The Perfect Season tells the story of the 1964-1965 Evansville Purple Aces, who won the NCAA College Division championship with a perfect 29-0 record. Author Russell Grieger was a member of the team, and spoke with IU Press about the season and his memories of it.
IU Press: What was your role on this team?
Russell Grieger: We didn’t have point guards and second guards back then. There was a center, two forwards, and two guards. I was one of the two starting guards on the team, and quite happily so. We had two first team All-Americans on our team. The first was the great Jerry Sloan, who after graduation went on to play professional ball for the Chicago Bulls, and then he matriculated into coaching NBA basketball and ended up coaching the Utah Jazz for twenty-some odd years. He was a first team All-American for three years running, including our senior year which was 1964-65.
And then we had another All-American first teamer Larry Humes from Madison, Indiana, who now lives in Indianapolis. Larry was a junior while Jerry and I were seniors. So we had two just extraordinarily outstanding players on our team. There’s not many teams anywhere in the world that has one, much less two All-Americans.
I was one of the players that just kind of supported those guys. I just tried to do my job and play quality defense and score points when I had the opportunity and make sure we ran our offense efficiently. I’m very proud of my part in the whole thing, but I certainly wasn’t the superstar or anything like that.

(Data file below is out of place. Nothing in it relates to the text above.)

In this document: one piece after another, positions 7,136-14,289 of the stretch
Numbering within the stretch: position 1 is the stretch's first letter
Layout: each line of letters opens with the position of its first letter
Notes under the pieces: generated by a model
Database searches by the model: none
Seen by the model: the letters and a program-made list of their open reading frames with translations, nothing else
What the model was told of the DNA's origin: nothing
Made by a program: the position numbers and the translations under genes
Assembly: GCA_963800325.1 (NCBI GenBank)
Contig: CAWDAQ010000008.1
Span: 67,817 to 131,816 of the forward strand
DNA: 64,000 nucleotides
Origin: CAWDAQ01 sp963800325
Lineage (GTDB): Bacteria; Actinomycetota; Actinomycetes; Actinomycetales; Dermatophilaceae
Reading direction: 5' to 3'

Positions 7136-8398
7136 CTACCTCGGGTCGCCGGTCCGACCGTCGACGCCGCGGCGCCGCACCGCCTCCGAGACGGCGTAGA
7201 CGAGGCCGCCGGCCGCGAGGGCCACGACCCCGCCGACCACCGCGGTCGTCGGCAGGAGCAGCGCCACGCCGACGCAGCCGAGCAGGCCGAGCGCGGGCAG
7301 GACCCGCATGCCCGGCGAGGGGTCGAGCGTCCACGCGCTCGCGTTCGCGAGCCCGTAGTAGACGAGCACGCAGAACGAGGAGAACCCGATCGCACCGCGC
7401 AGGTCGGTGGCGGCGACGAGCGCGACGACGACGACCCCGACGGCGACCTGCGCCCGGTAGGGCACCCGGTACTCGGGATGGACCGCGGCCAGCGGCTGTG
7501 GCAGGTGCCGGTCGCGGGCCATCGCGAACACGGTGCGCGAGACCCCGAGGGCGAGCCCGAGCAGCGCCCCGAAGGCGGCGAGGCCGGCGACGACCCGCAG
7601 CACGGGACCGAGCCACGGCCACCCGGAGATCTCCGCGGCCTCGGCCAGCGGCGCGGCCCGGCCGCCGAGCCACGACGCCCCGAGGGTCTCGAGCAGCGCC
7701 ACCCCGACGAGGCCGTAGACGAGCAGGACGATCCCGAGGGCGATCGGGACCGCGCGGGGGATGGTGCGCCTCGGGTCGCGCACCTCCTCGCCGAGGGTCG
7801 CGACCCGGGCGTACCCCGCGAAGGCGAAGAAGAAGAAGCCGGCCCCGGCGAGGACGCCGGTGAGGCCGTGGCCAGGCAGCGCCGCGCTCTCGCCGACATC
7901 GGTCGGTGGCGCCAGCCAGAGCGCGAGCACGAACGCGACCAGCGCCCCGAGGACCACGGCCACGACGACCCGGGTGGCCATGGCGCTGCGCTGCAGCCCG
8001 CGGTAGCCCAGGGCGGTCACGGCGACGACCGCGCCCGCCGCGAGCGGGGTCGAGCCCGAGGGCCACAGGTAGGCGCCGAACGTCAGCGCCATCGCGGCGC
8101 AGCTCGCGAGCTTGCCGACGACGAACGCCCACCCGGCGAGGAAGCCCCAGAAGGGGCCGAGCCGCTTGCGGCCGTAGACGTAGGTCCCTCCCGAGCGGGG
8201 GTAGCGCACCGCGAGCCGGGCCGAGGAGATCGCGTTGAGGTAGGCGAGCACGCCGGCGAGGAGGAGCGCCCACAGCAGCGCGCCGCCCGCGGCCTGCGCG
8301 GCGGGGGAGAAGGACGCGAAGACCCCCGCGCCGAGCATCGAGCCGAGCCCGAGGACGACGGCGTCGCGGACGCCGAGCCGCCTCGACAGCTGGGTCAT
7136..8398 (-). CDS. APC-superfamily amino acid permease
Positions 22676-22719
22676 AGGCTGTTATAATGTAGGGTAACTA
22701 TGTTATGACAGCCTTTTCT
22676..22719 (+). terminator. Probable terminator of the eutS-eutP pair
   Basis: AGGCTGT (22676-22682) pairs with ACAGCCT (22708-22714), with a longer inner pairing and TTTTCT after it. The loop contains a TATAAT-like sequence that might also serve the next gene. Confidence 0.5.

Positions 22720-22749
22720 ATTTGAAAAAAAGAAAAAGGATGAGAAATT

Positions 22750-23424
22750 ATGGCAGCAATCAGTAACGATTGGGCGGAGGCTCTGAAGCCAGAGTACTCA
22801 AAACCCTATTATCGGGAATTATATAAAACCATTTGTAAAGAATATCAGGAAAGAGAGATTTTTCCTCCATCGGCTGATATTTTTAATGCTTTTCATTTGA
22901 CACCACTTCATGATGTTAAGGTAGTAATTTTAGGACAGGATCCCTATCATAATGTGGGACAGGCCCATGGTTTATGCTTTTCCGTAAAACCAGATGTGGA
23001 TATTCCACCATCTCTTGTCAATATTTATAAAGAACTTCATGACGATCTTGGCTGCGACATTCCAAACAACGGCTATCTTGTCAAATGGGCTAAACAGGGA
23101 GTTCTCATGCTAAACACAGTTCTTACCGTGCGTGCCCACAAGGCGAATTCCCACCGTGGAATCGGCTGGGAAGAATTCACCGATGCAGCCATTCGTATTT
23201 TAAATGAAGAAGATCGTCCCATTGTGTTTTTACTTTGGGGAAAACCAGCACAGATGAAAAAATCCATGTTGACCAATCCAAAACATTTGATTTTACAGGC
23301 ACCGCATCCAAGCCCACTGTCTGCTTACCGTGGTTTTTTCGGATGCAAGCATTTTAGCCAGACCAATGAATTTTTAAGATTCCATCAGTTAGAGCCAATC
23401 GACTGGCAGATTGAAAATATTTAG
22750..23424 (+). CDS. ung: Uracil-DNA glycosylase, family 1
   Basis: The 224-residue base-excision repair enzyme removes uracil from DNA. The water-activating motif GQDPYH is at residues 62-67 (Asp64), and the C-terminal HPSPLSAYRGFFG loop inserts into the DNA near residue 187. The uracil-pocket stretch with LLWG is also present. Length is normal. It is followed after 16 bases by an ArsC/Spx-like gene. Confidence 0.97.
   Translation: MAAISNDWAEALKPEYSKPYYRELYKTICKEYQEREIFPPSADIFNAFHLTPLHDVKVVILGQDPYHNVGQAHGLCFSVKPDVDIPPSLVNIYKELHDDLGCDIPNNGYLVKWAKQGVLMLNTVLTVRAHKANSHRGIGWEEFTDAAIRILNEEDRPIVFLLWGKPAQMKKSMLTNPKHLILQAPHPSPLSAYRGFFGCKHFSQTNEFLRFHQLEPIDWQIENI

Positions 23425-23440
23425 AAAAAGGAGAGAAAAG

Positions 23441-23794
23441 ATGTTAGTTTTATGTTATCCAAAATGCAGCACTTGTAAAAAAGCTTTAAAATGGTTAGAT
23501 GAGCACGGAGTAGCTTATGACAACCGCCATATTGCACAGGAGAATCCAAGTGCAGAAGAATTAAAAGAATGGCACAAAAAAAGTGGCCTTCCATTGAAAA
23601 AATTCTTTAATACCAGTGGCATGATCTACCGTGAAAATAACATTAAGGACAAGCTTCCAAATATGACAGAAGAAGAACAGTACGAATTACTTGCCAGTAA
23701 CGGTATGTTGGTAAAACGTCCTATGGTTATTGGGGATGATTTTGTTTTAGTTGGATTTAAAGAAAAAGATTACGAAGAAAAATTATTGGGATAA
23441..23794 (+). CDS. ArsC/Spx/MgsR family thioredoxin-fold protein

IUP: Going into that season, did you suspect that this could be a championship caliber team?
RG: I did. We actually won the NCAA championship the prior year in 1963-1964. We had a nine person rotation that year, with Jerry Sloan our All-American kind of at the hub. We had two groups of four players that kind of rotated in and out. Five guys would start, then four guys would replace the five guys that started the game. We’d do the same thing in the second half, and then whoever was really clicking in that game would finish the game with Jerry. But we won the NCAA championship that year, and then we had back a healthy nucleus of four or five of us, plus a newcomer sophomore Herbie Williams who broke into the starting lineup. So we had high expectations from the beginning. We set the NCAA championship as our goal from the first day of practice, even before the first day of practice, but nobody envisioned going undefeated. That’s rarely, rarely ever done.
The perfect season was not only the championship, but doing it undefeated.
IUP: The cliche for every sports team is taking it one game at a time,and that had to be on your mind as well. But at what point do you start thinking “Hey, maybe we can do this? Maybe undefeated can happen?”
RG: We really did try to take things one game at a time, but I think the wrinkle of it was that we had a bunch of players who just really loved to play the game of basketball. So every time we dressed for a game, and even to a lesser degree for practice, every day was special. Every game was special. We almost played one game at a time not as a motivational tactic, but more as an opportunity or expression of the love of the game. We might be playing Notre Dame or we might be playing a lesser team like Valparaiso, but it didn’t make any difference because that was the game where we had the opportunity to express ourselves and what creativity we had individually and as a unit for pleasure and joy.